What’s more, the extraordinary resilience of American broadband stands in stark contrast to other places like Europe where officials have had to ask companies like Netflix, Disney and Facebook to throttle their speeds because the older, more heavily regulated European networks can’t handle the traffic surges.
It woefully wrong to claim U.S. broadband is degrading under COVID-19. The gold-standard measure for last-mile networks is the system created by independent research group SamKnows, which reported a dip of less than 1 percent in download speeds in most places since the sheltering skyrocketed broadband demand. Other world-leading measures like Ookla’s speedtest.net confirm that finding.
The problem for Meinrath and his fellow travelers is that M-Labs’ speed tests have historically been debunked as junk science by the internet engineering establishment. His latest claim is that a novel “international consortium” of researchers finds that 62 percent of U.S. counties have seen broadband speeds fall below 25Mbps (the FCC’s definition of broadband), but he provides little insight as to the membership or the group’s methodology.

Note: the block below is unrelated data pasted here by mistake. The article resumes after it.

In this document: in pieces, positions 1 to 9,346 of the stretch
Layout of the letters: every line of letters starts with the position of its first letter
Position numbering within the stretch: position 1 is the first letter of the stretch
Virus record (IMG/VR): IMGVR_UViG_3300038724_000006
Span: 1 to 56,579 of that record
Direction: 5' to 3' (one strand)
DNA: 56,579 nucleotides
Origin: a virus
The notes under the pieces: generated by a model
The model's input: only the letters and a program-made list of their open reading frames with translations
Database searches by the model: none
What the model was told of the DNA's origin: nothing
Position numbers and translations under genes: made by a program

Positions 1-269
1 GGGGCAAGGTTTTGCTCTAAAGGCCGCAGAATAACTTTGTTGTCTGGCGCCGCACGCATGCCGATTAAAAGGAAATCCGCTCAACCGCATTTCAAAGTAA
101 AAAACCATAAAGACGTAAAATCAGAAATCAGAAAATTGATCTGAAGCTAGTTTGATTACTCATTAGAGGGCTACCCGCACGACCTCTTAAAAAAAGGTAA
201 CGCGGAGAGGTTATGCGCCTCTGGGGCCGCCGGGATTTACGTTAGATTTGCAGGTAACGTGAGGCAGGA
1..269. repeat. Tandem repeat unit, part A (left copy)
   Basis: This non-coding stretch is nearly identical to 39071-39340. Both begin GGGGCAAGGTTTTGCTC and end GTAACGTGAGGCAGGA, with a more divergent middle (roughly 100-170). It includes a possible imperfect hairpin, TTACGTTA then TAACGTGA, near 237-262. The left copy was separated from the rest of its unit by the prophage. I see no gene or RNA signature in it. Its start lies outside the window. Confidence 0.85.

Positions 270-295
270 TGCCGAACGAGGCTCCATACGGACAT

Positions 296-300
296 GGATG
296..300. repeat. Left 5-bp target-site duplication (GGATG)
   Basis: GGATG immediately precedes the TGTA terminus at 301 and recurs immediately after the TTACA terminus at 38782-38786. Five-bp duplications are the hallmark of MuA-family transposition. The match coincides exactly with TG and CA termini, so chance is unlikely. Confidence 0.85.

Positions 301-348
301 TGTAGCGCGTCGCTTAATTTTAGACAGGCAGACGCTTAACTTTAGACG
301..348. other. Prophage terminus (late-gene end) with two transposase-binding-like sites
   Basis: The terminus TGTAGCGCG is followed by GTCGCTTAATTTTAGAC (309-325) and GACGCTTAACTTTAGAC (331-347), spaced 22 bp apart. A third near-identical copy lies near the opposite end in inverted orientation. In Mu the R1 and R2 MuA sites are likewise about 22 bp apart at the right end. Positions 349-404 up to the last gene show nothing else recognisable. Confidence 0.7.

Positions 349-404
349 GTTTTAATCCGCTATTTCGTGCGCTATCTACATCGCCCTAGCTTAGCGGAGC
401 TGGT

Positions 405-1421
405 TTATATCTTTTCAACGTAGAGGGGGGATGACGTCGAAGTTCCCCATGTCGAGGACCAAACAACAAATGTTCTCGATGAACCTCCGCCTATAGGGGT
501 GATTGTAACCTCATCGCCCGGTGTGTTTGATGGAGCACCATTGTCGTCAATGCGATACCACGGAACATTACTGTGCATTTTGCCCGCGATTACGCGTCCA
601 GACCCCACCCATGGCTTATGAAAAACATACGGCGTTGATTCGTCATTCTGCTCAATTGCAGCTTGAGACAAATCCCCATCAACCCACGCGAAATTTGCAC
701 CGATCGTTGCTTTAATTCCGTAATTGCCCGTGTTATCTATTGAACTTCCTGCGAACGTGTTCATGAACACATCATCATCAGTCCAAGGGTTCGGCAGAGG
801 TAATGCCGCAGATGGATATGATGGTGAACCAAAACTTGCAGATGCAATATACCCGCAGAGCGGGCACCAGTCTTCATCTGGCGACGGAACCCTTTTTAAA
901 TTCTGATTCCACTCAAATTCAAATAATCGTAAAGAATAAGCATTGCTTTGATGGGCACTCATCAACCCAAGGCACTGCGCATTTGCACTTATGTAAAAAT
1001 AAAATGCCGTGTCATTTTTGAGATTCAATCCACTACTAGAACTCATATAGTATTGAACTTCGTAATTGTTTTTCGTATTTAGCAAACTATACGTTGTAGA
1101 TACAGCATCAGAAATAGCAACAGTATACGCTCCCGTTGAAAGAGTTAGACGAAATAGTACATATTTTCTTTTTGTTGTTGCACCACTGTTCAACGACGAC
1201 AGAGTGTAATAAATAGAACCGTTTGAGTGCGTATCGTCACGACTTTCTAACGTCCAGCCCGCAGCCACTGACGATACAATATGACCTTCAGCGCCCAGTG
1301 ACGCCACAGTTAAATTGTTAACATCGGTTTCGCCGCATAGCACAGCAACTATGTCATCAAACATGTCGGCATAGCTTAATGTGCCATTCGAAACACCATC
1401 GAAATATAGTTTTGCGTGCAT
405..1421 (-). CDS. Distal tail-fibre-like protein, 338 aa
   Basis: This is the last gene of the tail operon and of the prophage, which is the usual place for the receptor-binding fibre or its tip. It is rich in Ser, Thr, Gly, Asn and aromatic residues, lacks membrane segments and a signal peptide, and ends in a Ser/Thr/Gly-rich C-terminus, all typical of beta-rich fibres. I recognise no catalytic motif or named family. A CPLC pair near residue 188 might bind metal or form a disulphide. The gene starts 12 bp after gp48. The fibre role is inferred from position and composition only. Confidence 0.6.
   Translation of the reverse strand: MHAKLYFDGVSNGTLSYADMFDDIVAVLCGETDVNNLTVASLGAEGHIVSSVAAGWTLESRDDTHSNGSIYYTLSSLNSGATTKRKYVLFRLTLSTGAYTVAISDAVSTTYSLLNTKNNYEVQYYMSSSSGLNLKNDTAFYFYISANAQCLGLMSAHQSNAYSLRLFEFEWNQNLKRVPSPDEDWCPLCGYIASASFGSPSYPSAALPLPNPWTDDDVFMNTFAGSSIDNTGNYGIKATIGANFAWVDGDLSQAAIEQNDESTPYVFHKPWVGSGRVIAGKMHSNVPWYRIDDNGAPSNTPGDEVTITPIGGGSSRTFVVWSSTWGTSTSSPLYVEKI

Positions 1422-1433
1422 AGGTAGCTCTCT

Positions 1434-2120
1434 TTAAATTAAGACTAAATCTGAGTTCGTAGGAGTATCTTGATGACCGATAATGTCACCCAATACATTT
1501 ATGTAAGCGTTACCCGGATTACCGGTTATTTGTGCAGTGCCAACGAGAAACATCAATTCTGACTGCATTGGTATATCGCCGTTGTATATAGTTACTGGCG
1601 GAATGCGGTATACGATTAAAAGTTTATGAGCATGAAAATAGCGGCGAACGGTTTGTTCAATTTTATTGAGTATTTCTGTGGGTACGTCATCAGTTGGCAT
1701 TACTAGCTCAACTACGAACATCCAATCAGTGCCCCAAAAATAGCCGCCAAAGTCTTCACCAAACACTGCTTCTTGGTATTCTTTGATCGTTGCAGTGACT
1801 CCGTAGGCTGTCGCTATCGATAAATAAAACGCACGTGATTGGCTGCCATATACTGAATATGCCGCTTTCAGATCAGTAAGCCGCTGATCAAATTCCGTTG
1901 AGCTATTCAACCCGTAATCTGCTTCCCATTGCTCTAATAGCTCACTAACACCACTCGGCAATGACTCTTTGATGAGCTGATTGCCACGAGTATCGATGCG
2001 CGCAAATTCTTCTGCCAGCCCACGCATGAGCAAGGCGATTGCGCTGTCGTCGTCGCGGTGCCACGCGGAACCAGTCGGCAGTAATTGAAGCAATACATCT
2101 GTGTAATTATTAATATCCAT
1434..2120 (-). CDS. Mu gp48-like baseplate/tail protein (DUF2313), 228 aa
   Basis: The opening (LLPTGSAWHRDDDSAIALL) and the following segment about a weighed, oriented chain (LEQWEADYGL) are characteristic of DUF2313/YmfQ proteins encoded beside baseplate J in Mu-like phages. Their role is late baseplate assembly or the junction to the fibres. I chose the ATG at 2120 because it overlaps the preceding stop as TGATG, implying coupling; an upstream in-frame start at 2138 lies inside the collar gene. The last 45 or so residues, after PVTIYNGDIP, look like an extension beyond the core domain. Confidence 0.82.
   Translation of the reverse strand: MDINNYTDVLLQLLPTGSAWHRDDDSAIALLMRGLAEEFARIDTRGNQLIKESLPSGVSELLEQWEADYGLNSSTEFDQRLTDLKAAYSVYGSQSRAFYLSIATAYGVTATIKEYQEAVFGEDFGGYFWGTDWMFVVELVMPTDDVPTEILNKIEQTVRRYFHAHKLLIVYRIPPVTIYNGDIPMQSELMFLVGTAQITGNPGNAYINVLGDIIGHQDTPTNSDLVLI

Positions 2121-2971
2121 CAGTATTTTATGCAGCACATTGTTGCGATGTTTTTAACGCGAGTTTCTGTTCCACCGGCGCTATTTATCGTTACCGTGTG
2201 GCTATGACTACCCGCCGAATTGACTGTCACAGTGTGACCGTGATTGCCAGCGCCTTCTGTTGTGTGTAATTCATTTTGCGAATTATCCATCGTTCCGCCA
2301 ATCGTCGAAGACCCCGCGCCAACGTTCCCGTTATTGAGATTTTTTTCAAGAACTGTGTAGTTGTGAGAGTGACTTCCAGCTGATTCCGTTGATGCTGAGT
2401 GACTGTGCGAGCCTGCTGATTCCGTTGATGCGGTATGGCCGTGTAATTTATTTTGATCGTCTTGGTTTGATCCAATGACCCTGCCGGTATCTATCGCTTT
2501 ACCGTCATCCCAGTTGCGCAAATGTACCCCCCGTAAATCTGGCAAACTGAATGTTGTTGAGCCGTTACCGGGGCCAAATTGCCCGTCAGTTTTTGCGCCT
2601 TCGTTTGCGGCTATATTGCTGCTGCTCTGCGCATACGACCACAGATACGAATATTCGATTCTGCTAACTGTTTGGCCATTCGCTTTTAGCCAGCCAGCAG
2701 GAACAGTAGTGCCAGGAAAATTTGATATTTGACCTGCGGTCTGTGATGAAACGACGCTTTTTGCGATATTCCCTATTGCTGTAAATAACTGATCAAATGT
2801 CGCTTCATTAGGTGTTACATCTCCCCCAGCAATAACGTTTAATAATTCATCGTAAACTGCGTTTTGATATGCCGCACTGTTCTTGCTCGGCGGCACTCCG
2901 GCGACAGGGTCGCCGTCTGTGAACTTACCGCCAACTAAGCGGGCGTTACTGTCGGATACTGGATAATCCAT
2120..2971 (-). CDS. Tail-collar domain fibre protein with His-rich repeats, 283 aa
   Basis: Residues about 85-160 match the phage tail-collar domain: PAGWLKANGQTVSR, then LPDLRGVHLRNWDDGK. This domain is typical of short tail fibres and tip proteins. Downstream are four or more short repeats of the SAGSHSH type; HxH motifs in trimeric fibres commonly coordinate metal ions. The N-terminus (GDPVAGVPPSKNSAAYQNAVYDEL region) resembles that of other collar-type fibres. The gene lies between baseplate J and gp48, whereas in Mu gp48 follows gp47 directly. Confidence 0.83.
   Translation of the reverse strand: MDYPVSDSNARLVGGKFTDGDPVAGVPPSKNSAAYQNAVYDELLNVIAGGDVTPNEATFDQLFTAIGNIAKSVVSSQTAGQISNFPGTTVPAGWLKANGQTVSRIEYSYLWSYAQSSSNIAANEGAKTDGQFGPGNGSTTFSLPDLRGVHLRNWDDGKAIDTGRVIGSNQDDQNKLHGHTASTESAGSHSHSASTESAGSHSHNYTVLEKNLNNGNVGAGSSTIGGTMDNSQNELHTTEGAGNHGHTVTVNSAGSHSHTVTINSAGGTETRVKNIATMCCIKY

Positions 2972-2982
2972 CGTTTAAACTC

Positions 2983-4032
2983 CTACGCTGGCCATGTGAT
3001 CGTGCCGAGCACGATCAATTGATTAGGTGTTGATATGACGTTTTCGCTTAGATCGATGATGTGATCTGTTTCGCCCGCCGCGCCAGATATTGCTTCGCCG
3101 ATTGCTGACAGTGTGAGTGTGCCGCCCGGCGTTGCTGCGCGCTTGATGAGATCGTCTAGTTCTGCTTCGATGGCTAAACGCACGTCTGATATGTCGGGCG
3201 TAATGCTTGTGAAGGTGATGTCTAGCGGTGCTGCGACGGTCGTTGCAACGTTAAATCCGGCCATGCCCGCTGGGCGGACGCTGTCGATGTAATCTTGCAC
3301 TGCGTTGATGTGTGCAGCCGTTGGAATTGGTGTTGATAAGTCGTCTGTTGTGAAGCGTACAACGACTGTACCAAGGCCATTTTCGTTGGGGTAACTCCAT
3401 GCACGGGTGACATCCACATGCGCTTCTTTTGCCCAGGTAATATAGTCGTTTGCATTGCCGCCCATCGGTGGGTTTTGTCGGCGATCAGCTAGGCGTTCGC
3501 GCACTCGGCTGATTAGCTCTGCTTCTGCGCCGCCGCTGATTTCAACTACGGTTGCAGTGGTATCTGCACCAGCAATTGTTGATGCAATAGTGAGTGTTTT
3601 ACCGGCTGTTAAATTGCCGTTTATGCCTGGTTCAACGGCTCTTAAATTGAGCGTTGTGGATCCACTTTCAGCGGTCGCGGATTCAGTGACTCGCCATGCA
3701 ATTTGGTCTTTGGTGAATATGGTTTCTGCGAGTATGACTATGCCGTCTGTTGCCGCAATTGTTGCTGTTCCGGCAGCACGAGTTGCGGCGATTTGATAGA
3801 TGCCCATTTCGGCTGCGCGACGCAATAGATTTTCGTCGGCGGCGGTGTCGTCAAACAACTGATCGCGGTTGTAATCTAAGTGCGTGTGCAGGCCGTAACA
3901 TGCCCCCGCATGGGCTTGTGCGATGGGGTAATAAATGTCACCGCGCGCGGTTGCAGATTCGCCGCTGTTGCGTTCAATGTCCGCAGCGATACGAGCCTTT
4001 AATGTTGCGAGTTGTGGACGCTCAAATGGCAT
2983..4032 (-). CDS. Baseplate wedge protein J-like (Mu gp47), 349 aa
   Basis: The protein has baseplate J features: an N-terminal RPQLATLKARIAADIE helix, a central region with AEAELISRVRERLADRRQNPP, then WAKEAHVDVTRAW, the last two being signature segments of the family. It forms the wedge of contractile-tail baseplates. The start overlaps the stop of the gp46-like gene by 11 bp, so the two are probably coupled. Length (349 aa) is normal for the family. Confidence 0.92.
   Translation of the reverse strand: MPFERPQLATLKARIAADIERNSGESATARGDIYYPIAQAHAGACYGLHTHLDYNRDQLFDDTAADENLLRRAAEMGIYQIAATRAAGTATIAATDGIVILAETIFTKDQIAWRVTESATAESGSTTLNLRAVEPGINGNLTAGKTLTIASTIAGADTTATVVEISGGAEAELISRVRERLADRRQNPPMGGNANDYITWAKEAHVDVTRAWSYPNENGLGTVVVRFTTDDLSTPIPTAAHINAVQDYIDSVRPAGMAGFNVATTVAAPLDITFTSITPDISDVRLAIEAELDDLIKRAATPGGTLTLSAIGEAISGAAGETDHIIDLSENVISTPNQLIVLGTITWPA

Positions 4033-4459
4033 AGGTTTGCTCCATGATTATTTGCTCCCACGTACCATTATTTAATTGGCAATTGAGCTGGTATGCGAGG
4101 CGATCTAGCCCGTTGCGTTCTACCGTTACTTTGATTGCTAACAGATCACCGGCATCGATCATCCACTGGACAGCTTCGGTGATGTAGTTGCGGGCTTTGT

The most obvious flaw in the latest claim however is that it almost certainly conflates variables — multiple users on a home network, Wi-Fi slowdowns and content provider logjams on their central servers. Measuring internet speeds on a single computer when an entire family is online tells us very little about the bandwidth that broadband providers are delivering to homes. This rookie mistake never should have made its way into print.
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